Due to the specifics of the tool, it was possible to create a “CDO waterfall”, which was actively used by investment banks. According to various estimates, the volume of trade in such securities in 2008 reached $85 trillion. Moreover, the rating agencies deliberately assigned the maximum ratings to CDOs in order to accelerate their prices, despite the fact that the quality of the securities was actually extremely low.
For example, a CDO bought by a German entity could contain a CDO that had previously been purchased by a Chinese broker, which in turn was a pure CDO on France's debt to a US construction company. The cost and number of such "webs" grew exponentially. It culminated in the leaked data on colossal arrears of debtors to banks, as well as the reverse assignment of a real rating to such products.
After that, an incredible turmoil began in the markets. Most companies tried to sell previously purchased CDOs, but didn’t manage to because there was no demand. This led to a collapse in stock and real estate prices, as well as the bankruptcy of the largest US financial conglomerates.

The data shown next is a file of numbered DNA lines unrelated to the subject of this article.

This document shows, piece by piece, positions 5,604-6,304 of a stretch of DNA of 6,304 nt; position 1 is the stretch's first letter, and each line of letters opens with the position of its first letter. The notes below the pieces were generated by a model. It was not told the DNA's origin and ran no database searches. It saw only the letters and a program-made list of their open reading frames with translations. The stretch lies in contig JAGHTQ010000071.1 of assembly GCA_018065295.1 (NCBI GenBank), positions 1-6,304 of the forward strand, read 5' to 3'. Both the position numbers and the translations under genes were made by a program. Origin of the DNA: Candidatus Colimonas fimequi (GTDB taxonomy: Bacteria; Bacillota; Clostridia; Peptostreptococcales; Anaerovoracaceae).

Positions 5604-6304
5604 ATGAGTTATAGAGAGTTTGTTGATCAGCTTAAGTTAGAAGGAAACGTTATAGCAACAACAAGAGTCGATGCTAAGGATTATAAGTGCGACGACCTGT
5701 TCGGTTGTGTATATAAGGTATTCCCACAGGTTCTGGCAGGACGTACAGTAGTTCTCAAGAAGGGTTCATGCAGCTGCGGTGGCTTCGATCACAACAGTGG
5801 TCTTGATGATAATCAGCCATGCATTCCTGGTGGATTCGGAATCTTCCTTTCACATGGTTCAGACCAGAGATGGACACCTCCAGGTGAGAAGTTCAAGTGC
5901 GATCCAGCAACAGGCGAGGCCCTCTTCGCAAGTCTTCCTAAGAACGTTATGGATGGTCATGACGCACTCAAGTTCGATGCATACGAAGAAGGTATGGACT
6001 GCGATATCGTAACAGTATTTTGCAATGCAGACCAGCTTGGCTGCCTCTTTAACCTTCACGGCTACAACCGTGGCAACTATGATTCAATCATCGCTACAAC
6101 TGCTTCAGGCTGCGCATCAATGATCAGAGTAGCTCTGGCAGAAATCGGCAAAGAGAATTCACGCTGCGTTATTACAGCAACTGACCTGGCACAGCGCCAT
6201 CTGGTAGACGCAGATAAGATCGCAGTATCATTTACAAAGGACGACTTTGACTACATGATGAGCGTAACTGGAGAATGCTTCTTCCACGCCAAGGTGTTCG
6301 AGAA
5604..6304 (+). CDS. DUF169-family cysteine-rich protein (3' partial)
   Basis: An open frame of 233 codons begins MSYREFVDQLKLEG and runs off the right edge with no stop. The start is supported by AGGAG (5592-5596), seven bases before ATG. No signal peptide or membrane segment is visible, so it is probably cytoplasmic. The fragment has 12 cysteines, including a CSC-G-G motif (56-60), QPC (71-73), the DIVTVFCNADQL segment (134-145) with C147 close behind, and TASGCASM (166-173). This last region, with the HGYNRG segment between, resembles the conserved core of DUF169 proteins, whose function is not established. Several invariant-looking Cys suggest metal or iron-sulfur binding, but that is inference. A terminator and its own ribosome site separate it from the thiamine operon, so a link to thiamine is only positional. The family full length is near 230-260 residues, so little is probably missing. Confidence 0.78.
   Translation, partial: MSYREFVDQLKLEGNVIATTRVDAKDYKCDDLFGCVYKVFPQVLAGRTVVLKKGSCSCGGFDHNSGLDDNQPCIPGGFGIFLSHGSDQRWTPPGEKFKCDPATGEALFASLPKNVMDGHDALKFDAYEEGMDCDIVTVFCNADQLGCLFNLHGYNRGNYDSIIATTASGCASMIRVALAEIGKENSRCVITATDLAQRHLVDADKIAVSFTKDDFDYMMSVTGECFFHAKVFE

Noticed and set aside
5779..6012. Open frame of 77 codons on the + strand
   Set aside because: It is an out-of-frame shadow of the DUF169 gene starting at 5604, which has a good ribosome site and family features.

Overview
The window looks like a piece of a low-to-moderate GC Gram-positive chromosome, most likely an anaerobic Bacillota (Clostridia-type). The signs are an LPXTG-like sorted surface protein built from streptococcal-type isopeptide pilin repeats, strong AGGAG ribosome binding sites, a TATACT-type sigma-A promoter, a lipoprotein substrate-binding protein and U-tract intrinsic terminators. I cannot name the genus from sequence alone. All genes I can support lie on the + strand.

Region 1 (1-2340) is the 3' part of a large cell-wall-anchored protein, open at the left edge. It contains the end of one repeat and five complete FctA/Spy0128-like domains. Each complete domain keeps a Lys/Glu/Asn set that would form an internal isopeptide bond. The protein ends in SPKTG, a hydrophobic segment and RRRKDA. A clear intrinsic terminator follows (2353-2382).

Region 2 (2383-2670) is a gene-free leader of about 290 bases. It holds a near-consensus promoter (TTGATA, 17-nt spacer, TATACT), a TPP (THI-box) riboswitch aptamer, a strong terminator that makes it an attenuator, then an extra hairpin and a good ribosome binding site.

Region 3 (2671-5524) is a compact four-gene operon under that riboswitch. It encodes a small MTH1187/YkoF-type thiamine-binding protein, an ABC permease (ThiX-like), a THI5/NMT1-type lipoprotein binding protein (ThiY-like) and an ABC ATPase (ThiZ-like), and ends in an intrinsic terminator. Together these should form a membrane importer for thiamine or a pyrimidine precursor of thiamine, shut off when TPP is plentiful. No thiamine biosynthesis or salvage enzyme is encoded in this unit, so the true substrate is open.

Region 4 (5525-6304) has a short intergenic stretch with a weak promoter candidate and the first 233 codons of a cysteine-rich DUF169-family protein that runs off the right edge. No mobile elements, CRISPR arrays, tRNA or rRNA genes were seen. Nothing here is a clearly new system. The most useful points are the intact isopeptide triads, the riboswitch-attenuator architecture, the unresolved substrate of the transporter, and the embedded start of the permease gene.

The crisis pulled other industries, in particular, the oil industry. Oil prices fell from a record $147 in July to $36 in December 2008 (-75%). World GDP from 2008 to 2009 declined by more than 5%.
Political crisis and sixth oil shock (2014-2016)
Oil entered the recovery phase. About a year later it was already worth $75-80, and by the beginning of 2011 it had once again overcome the mark of $100 per barrel. In the five years since 2009, the global economy grew by almost a third. Inflation decreased, stock indexes were growing from year to year, oil production increased.